A relatively small, but not necessarily exhaustive, number (<50) of homologous protein comparisons involving conformational changes (data not shown) were discovered through manual inspection and discarded, since the conformational change usually dominated the thermodynamics. Although biologically interesting and deserving of future investigation, these changes were not the principal objects of the present study. Mode estimations for probability distributions of correlation coefficients and other quantities were computed using the method of Bickel and Fruewirth . The results reported below were additionally filtered to only include relatively well-determined X-ray crystallographic structures (resolution of ≤2.5 Å). However, all conclusions were unchanged when NMR structures and structures with resolution >2.5 Å were also included (data not shown).
Null models to estimate significance of correlated thermodynamic descriptors
The statistical significance of individual structural and thermodynamic alignments was assessed through construction of two simple null models. In Null Model 1, the probability of chance occurrence at a particular level of structural or thermodynamic similarity was empirically estimated from the frequency of observed length-matched DALI-alignments at or above the particular similarity level. In this model, separate background distributions were used for homologs and non-homologs. In Null Model 2, the probability of chance occurrence at a particular level of structural or thermodynamic similarity was estimated from the frequency of observed length-matched gapless alignments between randomly selected pairs of non-homologous protein fragments. In this model, a minimum alpha-carbon RMSD structure superposition – of the fragment pair as well as the Pearson r-value between thermodynamic descriptors was computed. 30,000 pairs of fragments were chosen for each gapless alignment length L, where 10≤L≤100. In effect, the two null models occupied extremes of background distributions: Null Model 1 accounted for the interdependence of thermodynamic and structural similarity, while Null Model 2 weakened this interdependence. In both models, p-values were conservatively estimated, rounding up to the next lesser power of 10.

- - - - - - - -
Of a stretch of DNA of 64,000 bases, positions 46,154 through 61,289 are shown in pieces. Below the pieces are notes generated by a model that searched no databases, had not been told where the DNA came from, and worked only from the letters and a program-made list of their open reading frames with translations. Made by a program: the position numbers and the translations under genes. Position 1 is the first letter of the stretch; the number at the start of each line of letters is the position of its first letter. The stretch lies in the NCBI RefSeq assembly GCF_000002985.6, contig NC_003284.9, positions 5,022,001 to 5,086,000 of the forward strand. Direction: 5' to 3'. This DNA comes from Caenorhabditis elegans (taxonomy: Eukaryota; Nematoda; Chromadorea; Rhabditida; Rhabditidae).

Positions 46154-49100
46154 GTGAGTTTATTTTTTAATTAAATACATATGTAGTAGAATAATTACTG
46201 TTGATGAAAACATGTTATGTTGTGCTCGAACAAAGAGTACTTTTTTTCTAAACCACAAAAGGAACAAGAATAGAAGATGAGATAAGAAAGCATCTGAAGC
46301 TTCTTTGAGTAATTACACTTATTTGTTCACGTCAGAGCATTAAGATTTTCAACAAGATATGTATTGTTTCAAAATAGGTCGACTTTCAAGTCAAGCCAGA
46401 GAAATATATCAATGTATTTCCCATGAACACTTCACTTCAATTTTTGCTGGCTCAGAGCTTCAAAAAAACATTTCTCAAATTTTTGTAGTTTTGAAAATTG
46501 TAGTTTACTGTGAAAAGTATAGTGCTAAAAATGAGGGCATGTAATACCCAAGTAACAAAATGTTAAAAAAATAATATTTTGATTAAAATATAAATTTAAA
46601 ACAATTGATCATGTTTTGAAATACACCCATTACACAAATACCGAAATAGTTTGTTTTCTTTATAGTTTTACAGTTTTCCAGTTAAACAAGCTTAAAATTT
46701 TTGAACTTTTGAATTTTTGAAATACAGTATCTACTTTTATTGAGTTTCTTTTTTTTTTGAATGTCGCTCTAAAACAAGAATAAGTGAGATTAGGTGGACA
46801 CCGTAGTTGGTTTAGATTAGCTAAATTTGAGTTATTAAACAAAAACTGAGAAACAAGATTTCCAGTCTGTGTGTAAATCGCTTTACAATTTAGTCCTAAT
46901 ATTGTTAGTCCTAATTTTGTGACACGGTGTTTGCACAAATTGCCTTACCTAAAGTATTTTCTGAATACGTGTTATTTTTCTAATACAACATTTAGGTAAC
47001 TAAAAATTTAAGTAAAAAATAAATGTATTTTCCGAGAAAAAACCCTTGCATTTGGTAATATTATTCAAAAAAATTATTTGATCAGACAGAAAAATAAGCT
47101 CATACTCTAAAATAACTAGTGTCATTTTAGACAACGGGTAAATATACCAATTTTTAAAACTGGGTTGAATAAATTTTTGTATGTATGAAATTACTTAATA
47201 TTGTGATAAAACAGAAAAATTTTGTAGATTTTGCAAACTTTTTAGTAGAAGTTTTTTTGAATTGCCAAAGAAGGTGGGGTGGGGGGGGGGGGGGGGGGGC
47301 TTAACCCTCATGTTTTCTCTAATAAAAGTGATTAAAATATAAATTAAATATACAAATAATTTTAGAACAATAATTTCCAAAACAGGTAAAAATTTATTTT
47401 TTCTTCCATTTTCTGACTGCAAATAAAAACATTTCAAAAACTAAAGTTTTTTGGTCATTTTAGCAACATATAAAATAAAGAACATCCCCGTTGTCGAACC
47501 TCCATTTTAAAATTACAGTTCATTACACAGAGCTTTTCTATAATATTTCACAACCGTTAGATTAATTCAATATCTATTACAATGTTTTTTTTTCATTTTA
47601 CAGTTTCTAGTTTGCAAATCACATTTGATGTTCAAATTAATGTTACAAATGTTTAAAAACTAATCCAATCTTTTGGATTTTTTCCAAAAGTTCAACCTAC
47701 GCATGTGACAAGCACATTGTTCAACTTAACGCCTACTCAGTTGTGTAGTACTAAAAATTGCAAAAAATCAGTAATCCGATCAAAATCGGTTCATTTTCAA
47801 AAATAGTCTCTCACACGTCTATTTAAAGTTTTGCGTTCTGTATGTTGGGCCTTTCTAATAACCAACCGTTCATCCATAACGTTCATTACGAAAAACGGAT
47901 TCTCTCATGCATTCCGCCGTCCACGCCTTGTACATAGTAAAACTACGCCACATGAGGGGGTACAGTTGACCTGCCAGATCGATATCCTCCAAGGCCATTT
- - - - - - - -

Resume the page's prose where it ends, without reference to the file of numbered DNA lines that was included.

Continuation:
Homologous proteins exhibit similar thermodynamic characteristics
Figure 1 illustrates the methods used to compare position-specific thermodynamic descriptors of homologous (and non-homologous) protein pairs. A structural superposition of two homologous SH2-family domains, human Xlp protein SAP and mouse Eat2, is displayed in Figure 1A. The equivalenced residue pairings from this structure superposition were employed in Figure 1B to align the thermodynamic descriptors (e.g. local stability, ΔG) of the two proteins. A Pearson correlation of the aligned thermodynamic descriptors (Figure 1C) quantified the similarity between the two sets of descriptors. Analogous correlations were performed using the enthalpic (ΔH) and entropic (TΔS) values (data not shown). This process was repeated for all non-redundant pairwise comparisons in the structure and sequence diverse protein set, as described in Materials and Methods.